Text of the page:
Angioedema: Care Instructions

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Your Care Instructions

Angioedema is an allergic reaction. It causes swelling and welts in the deep layers of the skin. Angioedema can sometimes occur along with hives. Hives are an allergic reaction in the outer layers of the skin. Angioedema can range from mild to severe. Painful welts can develop on the face. Angioedema can also occur on other parts of the body. In severe cases, the inside of the throat can swell and make it hard to breathe.

Many things can cause this condition, including foods, insect bites, and medicines (such as aspirin and some blood pressure medicines). It also can run in families. Sometimes you may know what caused the reaction, but other times you may not know.

Follow-up care is a key part of your treatment and safety. Be sure to make and go to all appointments, and call your doctor or nurse call line if you are having problems. It's also a good idea to know your test results and keep a list of the medicines you take.

How can you care for yourself at home?

  • Take your medicines exactly as prescribed. Call your doctor or nurse call line if you think you are having a problem with your medicine. You will get more details on the specific medicines your doctor prescribes. Some medicines used to treat angioedema can make you too sleepy to drive safely. Do not drive if you take medicine that may make you sleepy.
  • Avoid foods or medicine that may have triggered the swelling.
  • For comfort:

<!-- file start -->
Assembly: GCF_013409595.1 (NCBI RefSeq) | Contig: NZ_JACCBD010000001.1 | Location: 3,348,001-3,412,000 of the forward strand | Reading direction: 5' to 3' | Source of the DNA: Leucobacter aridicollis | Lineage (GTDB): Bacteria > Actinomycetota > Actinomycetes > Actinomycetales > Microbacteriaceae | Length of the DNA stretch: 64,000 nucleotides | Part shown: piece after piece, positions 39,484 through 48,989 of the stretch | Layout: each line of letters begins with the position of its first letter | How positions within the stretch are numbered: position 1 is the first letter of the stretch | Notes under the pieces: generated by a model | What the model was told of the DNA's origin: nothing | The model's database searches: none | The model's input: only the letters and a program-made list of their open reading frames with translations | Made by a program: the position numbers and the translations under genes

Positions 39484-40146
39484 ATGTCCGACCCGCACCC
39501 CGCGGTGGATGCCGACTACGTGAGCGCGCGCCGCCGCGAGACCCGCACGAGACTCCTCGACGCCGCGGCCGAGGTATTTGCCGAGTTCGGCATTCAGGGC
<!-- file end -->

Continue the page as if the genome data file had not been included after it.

• Try taking a cool bath. Or place a cool, wet towel on the swollen area.
    • Avoid hot baths and showers.
    • Wear loose clothing.
  • Your doctor may prescribe a shot of epinephrine to carry with you in case you have a severe reaction. Learn how to give yourself the shot and keep it with you at all times. Make sure it has not expired.

When should you call for help?

Give an epinephrine shot if:

  • You think you are having a severe allergic reaction.
  • You have symptoms in more than one body area, such as mild nausea and an itchy mouth.

After giving an epinephrine shot call 911, even if you feel better.

Call 911 if:

  • You have symptoms of a severe allergic reaction. These may include:
    • Sudden raised, red areas (hives) all over your body.
    • Swelling of the throat, mouth, lips, or tongue.
    • Trouble breathing.
    • Passing out (losing consciousness). Or you may feel very light-headed or suddenly feel weak, confused, or restless.
  • You have been given an epinephrine shot, even if you feel better.

Call your doctor or nurse call line now or seek immediate medical care if:

  • You have symptoms of an allergic reaction, such as:
    • A rash or hives (raised, red areas on the skin).
    • Itching.
    • Swelling.
    • Belly pain, nausea, or vomiting.

Watch closely for changes in your health, and be sure to contact your doctor or nurse call line if:

  • You do not get better as expected.

Where can you learn more?

Go to https://www.healthwise.net/patientEd

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Current as of: February 12, 2016